Renters can take action when their air conditioner breaks


The first day of summer is more than a month away, but it feels like it is already here. 


The roads are radiating and the temperature has been staying above 90 degrees. 


Thankfully for Yvonne Dennis she had air conditioning today, because yesterday that wasn't the case.


"You don't know what it is like to gasp for air" Dennis said. "It was super hot yesterday. I slept most of the day. I would wake up and I have like a gnawing headache cause I was overheating."


Dennis was in bad shape when 23ABC talked to her Sunday. She contacted the 23ABC newsroom wondering what she could do to get her AC fixed. As a diabetic, with heart problems and her plastic bags filled with prescription drugs - she doesn't hold up too well in the heat. 


"You can see the air is running now that they came out to fix it," Terry Pointdexter said, as she stood next to Dennis' AC.


Pointdexter is Dennis' in-home care provider. Due to the heat, poor health and a broken AC, Dennis had to make multiple trips to the hospital.


"You (landlords) are getting their rent, and your home and family is living comfortable in this heat, I think it is only fair that the property that you have that you make sure those people are comfortable also," Pointdexter said. 


Dennis struggle doesn't sound rare to at least one Bakersfield attorney.


"Every year when the first hot weather comes, we hear about tenants that have had problems with the air condition breaking," Mark Roy, staff attorney at Greater Bakersfield Legal Assistance said. 


Roy added that state law doesn't require landlords to provide a cooling system but renters do have some ground to stand on when trying to get a landlord supplied AC unit fixed.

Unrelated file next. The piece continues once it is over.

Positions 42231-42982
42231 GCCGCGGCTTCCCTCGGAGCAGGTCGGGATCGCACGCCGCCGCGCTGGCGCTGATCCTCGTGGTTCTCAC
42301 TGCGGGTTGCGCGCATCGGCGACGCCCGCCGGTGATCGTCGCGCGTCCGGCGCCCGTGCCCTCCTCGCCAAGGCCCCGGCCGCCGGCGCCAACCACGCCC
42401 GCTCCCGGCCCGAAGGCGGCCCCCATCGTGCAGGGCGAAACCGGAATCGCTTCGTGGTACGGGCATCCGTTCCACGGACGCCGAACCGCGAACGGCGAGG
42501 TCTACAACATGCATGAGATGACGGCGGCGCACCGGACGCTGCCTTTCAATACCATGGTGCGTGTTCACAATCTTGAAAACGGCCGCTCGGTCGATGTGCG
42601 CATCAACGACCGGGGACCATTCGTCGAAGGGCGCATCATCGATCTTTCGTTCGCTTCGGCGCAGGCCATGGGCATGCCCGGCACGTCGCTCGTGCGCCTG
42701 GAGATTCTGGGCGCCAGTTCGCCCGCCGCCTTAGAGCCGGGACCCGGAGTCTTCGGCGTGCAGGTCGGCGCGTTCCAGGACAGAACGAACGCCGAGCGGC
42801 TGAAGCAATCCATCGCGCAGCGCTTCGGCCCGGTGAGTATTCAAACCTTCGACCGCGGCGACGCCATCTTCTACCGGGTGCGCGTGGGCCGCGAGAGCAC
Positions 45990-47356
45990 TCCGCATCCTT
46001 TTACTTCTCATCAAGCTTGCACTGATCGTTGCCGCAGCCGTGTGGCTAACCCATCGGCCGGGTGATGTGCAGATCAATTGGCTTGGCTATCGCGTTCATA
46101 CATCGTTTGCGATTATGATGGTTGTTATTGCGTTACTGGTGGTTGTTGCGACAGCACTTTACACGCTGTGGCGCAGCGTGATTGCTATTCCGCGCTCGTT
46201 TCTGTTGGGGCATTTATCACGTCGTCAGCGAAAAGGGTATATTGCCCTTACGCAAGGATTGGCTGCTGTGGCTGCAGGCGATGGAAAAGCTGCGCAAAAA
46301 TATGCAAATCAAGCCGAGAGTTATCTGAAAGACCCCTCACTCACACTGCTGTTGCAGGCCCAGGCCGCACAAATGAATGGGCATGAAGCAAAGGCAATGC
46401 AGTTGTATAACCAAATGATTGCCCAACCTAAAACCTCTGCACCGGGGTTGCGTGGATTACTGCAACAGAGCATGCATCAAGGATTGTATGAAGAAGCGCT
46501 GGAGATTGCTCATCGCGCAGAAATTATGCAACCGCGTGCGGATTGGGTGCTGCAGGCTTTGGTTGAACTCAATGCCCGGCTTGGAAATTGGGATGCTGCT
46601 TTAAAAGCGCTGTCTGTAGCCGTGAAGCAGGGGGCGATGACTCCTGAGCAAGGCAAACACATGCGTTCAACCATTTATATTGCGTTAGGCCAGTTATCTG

"Contract law requires that you get what you bargain for, which was a working air conditioning or ventilation system," Roy said. "If it doesn't work there is certainly the right to a claim of a breach of contract." 


In smaller rental spaces, with a broken AC unit, you might be able to get things fixed by claiming that your air quality is being impacted. 


"State law does say there has to be adequate ventilation," Roy said. "Many apartments that only have windows on one side of the building, if an air conditioner is not working you could make the argument that ventilation is inadequate. People can call code enforcement about that." 


Roy also mentioned that he doesn't suggest renters withhold rent or pay for repairs out of their own pockets when dealing with difficult landlords. He said tenants should first talk with their landlords or property managers. If that fails then seek the assistance of a lawyer or legal representation.


Greater Bakersfield Legal Assistance, Inc. will provide legal services to low-income and elderly individuals, and has legal staff that specializes in housing disputes.  

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